Citation: Levy J. 2007. Intracellular Control of HIV Replication, p 109-131. In HIV and the Pathogenesis of AIDS, Third Edition. ASM Press, Washington, DC. doi: 10.1128/9781555815653.ch05
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Image of Figure 5.4
Figure 5.4

Positive transcription elongation factor b (P-TEFb) and HIV transcription. The viral promoter contains many common promoter elements, as well as enhancer sequences and the transactivation response (TAR) element. They recruit and position RNA polymerase II (RNAPII) on the HIV long terminal repeat (LTR). RNAPII then clears the promoter but stalls at or near TAR. P-TEFb, which consists of cyclin T1 (CycT1) and cyclin-dependent kinase 9 (CDK9), is necessary for transcription complexes to elongate. It phosphorylates the C-terminal domain of RNAPII. This change removes initiation and negative transcription factors from RNAPII and replaces them with capping, splicing, and polyadenylation machineries. P-TEFb exists in two forms in cells. The larger, inactive complex contains CycT1, inactive CDK9 kinase, HEXIM1, and 7SK RNA. The smaller, active complex contains only CycT1 and CDK9 and is required for effects of NF-κB and Tat. Most cells contain sufficient amounts of active P-TEFb to support HIV replication. The binding between NF-κB and P-TEFb allows for initial rounds of viral transcription. However, when sufficient amounts of Tat are made, then Tat and P-TEFb bind TAR with high affinity and lead to greatly increased rates of viral replication. Importantly, both NF-κB and Tat ensure that viral genes are copied and processed correctly. Figure provided by M. Peterlin.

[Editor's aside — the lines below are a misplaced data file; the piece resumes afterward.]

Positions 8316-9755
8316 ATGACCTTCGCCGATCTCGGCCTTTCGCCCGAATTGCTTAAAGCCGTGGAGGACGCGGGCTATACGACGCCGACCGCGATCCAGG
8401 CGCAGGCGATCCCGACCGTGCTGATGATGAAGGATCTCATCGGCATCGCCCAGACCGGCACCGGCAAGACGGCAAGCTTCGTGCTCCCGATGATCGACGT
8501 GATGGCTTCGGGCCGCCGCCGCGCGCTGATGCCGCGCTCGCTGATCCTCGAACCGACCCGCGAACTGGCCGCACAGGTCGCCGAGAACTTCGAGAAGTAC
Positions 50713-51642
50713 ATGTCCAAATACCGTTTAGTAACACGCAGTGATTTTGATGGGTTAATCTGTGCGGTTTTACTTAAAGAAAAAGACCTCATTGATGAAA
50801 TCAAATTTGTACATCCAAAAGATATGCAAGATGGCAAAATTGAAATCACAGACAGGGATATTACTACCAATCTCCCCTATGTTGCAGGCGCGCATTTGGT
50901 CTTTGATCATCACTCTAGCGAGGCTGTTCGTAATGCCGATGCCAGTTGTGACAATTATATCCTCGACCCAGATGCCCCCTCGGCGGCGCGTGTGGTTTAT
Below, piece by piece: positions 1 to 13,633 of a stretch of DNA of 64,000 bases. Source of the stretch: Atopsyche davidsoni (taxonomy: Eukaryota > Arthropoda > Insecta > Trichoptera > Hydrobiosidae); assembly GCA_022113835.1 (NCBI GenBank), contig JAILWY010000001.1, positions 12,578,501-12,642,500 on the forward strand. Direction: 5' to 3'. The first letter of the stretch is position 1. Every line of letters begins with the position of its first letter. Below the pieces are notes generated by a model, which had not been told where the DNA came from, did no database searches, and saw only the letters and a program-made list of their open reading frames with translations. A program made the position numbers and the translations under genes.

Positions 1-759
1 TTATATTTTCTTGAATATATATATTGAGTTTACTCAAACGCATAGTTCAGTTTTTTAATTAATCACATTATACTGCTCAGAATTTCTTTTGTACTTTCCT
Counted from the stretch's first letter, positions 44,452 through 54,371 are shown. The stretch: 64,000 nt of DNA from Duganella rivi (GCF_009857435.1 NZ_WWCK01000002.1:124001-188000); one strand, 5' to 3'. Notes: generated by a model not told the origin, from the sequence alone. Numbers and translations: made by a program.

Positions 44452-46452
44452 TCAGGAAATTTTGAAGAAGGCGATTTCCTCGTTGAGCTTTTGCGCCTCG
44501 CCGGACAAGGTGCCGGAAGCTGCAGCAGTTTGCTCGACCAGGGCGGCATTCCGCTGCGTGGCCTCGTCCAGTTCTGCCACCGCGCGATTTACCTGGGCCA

Citation: Levy J. 2007. Intracellular Control of HIV Replication, p 109-131. In HIV and the Pathogenesis of AIDS, Third Edition. ASM Press, Washington, DC. doi: 10.1128/9781555815653.ch05
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Image of Figure 5.5
Figure 5.5

HIV can infect a resting CD4 cell that expresses the CD4 molecule (step 1). If that cell is not activated, virus replication cannot take place. Because the CD4 molecule is still expressed on a resting cell, super-infection by another virus can occur (step 2). With no activation of the resting cell after infection, an abortive infection takes place (step 3). With activation, active virus replication takes place (step 4). Similarly, activation of the superinfected cell can lead to virus production, and both type viruses and recombinants might be found. Following activation and virus production (step 5), the CD4 molecule is down-modulated so superinfection cannot occur.

Citation: Levy J. 2007. Intracellular Control of HIV Replication, p 109-131. In HIV and the Pathogenesis of AIDS, Third Edition. ASM Press, Washington, DC. doi: 10.1128/9781555815653.ch05
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Image of Figure 5.6
Figure 5.6